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  5. Yazata Valued Senior Member

    Do human beings have souls? (What's a 'soul'?) What's wrong with souls having parts? (If souls somehow constitute the conscious human personality, that personality would seem to be complex, with perception, self-awareness, emotional feeling, associative processes, memory, intention and all kinds of parts.)

    How would one represent a soul in a pictoral representation?

    Maybe symbolism like that is involved in black magic. I've heard of accounts like that about malevolent witchcraft in traditional cultures. If somebody tells me that a clod of dirt represents my 'soul', then crushes it, it's certainly an expression of that person's dislike for me and it would probably make me disinterested in having any further relationship with that person. But I wouldn't think that any essential part of me had been damaged.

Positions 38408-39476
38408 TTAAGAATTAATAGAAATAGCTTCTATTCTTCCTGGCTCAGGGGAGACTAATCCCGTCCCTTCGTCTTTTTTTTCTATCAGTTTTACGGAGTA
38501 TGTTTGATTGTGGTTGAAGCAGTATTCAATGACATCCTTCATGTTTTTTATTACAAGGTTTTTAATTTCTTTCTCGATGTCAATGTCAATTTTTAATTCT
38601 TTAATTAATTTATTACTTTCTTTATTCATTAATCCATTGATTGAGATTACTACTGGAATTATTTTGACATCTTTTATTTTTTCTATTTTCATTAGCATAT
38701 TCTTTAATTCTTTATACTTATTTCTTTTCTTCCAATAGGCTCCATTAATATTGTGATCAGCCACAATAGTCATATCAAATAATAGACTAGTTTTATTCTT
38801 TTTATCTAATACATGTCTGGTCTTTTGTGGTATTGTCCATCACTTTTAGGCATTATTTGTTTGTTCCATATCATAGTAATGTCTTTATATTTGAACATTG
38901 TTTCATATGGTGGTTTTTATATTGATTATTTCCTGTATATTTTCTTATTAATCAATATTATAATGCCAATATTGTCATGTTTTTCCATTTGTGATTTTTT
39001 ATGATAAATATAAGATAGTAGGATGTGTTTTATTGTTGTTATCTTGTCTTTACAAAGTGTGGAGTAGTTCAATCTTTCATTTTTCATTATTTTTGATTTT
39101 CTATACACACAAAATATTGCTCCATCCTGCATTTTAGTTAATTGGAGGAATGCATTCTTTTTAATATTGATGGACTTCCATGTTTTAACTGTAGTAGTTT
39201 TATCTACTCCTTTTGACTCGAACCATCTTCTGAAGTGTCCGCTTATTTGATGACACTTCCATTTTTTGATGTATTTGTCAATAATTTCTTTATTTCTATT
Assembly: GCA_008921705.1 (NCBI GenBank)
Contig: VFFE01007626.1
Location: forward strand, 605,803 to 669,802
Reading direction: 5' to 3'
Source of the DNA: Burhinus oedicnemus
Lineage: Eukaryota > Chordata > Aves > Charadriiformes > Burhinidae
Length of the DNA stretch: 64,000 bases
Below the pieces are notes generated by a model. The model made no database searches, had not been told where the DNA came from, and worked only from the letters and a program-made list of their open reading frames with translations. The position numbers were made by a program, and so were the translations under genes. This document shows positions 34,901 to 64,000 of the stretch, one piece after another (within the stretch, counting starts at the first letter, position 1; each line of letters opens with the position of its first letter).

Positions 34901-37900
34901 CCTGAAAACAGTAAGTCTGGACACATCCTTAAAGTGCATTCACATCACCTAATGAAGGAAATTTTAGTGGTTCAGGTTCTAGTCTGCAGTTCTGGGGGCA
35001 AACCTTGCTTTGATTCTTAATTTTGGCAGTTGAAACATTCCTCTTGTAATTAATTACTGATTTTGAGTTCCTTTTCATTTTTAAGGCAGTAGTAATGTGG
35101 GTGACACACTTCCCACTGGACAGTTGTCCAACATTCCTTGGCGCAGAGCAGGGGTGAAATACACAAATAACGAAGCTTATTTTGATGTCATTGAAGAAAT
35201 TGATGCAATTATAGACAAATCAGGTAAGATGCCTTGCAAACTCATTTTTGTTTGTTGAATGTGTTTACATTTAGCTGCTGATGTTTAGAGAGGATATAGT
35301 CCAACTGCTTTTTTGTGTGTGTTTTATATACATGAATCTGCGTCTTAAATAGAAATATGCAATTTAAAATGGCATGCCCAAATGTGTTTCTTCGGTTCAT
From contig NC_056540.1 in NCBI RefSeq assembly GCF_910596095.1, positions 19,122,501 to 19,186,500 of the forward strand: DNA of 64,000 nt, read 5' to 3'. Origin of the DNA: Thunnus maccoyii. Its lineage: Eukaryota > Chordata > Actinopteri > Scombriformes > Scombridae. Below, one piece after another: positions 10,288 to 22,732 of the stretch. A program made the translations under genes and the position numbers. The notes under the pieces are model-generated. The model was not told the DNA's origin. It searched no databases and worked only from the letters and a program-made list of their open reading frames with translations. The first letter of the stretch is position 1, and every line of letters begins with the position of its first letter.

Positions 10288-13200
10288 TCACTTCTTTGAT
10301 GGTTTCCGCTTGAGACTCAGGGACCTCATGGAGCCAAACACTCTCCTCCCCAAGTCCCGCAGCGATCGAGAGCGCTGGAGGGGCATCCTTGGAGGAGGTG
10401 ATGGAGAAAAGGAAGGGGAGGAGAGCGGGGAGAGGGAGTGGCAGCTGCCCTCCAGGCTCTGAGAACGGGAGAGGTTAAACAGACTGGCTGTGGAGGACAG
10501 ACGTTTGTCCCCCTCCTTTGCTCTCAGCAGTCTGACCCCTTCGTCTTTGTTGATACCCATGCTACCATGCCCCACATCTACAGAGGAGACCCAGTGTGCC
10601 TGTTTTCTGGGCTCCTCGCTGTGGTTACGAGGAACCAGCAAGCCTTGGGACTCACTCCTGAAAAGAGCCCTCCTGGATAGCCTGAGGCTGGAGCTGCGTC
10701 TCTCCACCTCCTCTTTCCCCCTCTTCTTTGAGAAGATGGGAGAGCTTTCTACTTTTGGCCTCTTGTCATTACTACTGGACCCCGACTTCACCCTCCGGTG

Last edited: Jun 5, 2016
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  7. DaveC426913 Valued Senior Member

    If that were true, then there would be zero room between 'based on a true story' and 'real life' for documentary.

    Based on a true story is a dramatized version of the events. Literally, removing the stuff that doesn't tell the story, and adding stuff that emphasizes the story. One can happily add dramatic scenes - such as cathartic moments, and pivotal dialogue, that was not part of the true story but should have been - to make the story dramatic and watchable.

    Precisely. You edit your day to tell the essence.

    That's a contradiction.

    Reality is blind to relevance. Relevant to what exactly?
    To the account we want to tell.